Another great way to put together content for your email campaigns is by repurposing what you already have. Say you have an old blog post that you feel could be relevant and useful to your audience even today. Repurposing the blog post as an email could be a great way to drive more traffic to the post.

Here’s an example of this strategy being used by Mail Ninja (Source:

The idea is to reduce, reuse and recycle the content so that it becomes email-friendly. Think on the lines of creating an infographic with the key points from the blog post. Or create a series of GIFs or a short animated video with the key takeaways.

A well-known example of a business achieving amazing results from including GIFs in their email campaign is Dell. Back in 2012, Dell pulled off a very successful GIF-heavy email campaign that brought them a 103% increase in conversion rate and 109% increase in revenue. GIFs have earned the respect of email marketers ever since.

But user behaviors change and today video seems to be more engaging. According to a Hubspot survey, videos are now the number one form of media used by marketers no matter what your content strategy is.

Here’s how a brand, MacPaw, has seamlessly integrated video within its email (Source:

You could also accompany a newsletter with a video. If you’ve recently hosted a webinar or a live session, you can send recorded clips from the online event along with your newsletter containing the summary of the event. 

Social media posts can be repurposed for email too. For instance, if you have user-generated images from real customers on social media, you can repurpose them to use in your marketing emails. Or you could repurpose some of your most shared social media posts to include in your email newsletters. 

Repurposing your marketing research and brand insights could be an option too. Say you conducted a survey on social media asking your followers some relevant questions in your niche. You can repurpose this for your email newsletter by creating a summary of the survey results and what insights you gained from them. You could also ask your email subscribers to participate in the same survey and show a comparison of the results from social media followers and email subscribers in your next newsletter.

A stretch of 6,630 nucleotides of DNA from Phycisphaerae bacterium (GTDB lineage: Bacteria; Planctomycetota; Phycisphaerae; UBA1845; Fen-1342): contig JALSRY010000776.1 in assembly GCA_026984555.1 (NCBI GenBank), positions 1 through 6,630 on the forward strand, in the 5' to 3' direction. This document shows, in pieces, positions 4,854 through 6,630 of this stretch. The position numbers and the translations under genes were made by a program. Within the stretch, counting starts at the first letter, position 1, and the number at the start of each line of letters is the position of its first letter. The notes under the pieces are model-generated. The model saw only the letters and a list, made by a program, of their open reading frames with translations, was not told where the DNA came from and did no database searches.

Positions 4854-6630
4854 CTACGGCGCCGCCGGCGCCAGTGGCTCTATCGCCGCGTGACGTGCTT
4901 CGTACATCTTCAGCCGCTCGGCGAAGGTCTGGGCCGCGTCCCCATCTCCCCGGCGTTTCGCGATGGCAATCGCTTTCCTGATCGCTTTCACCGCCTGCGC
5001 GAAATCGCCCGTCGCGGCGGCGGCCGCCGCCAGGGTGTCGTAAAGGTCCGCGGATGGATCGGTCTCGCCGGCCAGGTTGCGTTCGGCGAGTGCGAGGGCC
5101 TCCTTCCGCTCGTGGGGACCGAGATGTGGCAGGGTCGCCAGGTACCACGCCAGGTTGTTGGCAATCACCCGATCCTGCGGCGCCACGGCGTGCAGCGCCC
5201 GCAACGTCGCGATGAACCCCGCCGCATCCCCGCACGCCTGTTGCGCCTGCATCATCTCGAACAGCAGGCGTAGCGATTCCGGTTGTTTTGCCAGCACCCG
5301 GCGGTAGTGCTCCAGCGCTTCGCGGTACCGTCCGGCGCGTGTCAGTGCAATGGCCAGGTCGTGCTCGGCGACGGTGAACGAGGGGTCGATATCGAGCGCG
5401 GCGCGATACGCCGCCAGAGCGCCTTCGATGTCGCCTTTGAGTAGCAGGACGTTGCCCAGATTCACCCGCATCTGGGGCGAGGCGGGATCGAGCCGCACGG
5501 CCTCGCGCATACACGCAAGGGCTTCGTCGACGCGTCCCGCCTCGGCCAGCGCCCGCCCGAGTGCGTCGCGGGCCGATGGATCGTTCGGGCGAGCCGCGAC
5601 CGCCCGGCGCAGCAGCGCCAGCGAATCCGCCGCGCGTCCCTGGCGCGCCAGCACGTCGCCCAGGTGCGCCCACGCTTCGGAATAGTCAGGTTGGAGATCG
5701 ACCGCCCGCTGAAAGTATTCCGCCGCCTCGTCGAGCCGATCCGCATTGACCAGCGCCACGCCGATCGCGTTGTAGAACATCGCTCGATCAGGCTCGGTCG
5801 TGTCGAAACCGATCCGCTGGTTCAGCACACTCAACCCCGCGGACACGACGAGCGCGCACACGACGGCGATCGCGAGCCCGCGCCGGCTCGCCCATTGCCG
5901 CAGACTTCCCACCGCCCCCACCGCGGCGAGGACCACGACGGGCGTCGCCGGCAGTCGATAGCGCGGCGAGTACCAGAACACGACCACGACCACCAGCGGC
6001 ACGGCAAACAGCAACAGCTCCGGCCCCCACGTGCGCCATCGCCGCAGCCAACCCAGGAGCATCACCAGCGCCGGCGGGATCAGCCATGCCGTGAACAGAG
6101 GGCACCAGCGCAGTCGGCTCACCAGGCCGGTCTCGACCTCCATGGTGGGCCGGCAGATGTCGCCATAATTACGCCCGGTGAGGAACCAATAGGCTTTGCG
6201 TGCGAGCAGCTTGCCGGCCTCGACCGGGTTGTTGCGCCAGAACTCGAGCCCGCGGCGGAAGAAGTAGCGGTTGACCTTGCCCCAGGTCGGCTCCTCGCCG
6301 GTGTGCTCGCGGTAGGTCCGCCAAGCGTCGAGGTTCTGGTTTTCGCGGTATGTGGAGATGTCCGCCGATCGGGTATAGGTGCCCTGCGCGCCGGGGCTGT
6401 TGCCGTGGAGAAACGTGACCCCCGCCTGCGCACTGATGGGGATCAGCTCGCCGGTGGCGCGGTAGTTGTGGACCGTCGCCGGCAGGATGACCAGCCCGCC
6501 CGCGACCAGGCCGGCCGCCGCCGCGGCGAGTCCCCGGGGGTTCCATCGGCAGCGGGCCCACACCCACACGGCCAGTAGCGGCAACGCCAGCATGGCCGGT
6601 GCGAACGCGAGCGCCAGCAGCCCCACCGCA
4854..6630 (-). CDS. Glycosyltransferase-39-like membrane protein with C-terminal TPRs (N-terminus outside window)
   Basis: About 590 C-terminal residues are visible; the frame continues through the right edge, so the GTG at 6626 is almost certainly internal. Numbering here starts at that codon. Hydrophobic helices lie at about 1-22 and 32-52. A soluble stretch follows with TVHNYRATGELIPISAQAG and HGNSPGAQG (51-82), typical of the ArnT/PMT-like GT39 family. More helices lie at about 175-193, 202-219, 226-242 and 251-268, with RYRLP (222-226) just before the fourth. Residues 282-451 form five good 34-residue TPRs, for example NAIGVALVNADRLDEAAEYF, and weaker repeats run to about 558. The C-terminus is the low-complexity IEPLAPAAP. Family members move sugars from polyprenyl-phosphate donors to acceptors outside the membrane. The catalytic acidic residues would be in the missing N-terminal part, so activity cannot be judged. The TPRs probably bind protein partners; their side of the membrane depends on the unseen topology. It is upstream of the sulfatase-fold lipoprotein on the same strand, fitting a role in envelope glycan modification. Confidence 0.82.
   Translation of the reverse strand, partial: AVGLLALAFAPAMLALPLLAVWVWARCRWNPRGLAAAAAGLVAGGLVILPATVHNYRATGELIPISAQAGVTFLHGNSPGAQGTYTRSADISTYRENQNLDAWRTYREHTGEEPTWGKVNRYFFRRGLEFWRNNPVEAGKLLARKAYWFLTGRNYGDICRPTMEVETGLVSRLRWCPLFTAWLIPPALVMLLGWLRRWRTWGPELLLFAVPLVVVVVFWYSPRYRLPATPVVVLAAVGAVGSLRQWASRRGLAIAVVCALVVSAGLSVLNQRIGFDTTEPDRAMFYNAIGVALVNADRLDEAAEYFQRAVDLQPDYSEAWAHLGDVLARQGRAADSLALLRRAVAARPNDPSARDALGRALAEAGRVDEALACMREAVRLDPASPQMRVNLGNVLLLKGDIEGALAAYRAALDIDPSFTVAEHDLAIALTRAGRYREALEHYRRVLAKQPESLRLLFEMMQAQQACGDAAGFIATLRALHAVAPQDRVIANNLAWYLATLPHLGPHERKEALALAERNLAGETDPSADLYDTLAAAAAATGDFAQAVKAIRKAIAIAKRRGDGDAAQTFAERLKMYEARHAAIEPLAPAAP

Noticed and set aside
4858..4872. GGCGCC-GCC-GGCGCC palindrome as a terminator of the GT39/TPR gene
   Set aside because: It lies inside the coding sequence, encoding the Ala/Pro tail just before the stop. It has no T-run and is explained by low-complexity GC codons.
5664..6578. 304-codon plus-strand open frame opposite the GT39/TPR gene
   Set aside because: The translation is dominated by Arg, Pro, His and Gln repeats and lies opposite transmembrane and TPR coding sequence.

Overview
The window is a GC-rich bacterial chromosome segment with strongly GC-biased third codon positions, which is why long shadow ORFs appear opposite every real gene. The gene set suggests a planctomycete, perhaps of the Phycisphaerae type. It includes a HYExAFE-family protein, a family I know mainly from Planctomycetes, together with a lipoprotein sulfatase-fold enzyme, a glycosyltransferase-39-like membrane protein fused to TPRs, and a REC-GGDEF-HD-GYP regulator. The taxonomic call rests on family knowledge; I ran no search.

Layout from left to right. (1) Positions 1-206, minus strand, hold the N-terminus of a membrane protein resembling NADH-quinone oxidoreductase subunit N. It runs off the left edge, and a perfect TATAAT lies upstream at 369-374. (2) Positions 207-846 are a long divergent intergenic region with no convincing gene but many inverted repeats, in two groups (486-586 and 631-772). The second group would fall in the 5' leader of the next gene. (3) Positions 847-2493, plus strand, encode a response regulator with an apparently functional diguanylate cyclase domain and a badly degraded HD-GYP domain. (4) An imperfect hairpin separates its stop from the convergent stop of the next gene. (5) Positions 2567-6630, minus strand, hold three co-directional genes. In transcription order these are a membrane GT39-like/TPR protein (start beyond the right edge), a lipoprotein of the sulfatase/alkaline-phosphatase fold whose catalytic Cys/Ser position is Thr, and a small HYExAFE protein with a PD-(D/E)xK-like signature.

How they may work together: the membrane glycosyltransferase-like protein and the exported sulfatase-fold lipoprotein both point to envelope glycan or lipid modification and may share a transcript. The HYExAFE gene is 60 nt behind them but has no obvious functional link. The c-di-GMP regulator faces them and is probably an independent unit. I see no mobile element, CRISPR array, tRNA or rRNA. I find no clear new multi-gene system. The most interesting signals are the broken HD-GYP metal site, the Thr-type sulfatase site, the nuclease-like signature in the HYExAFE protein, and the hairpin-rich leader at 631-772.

Email is a core component of your multichannel marketing program. So repurposing and recycling whatever you create for other channels, to fit into your email marketing campaigns, can make content marketing quite effortless. 

Learning material

Sharing resources and learning material through email can also be a good way of promoting content and delivering value. Learning materials can include any of (but not limited to) the following –

  • Onboarding videos
  • How-to guides
  • Common FAQs
  • Webinar recordings
  • Case studies
  • User-generated content
  • Podcasts

The purpose of email marketing is not just to promote what you create but also to make it useful for your audience. Sharing learning material that actually solves a problem or answers a question for the readers is likely to increase your open rates and click-through rates. 

Salesforce is one brand that sends educational material to its subscribers quite often. These include case studies, informative videos, user reviews, and such. These help recipients learn more about a product or a customer’s experience with it or simply gather some important business know-how.

Here’s an example of a Salesforce email (Source:

Learning material in your email campaigns delivers value for your audience and also establishes your brand as an authority in its niche.

Creating email content that engages and converts – tips and tools

1. Get yourself the right toolset before you start

Creating awesome content for email marketing, like any other content creation process, requires the right tools for quality and productivity. Here are some basic and must-have tools for your email marketing efforts.

  • Narrato Workspace – Narrato Workspace is a content creation and collaboration tool where you can bring your content marketing teams together. The tool has a powerful editor along with some great features like templates, a guidelines repository, AI writing assistant, ideas generator, image search and graphic tools, workflow automation, and more. The templates and guidelines can be valuable to your email marketing campaigns, as they allow you to save instructions for content creators and apply these templates/ guidelines to every task.
  • Canva Canva is an easy-to-use graphics creation tool. You can create eye-catching visuals for your emails, including banners, posters, infographics, offer flyers, videos, invitations, and much more on Canva. You can get started for free.
  • Biteable – If you often embed videos in your promotional emails, a video maker like Biteable is a must-have. Biteable lets you create engaging videos and animations with text and customization options to match your brand. You can start with Biteable for free.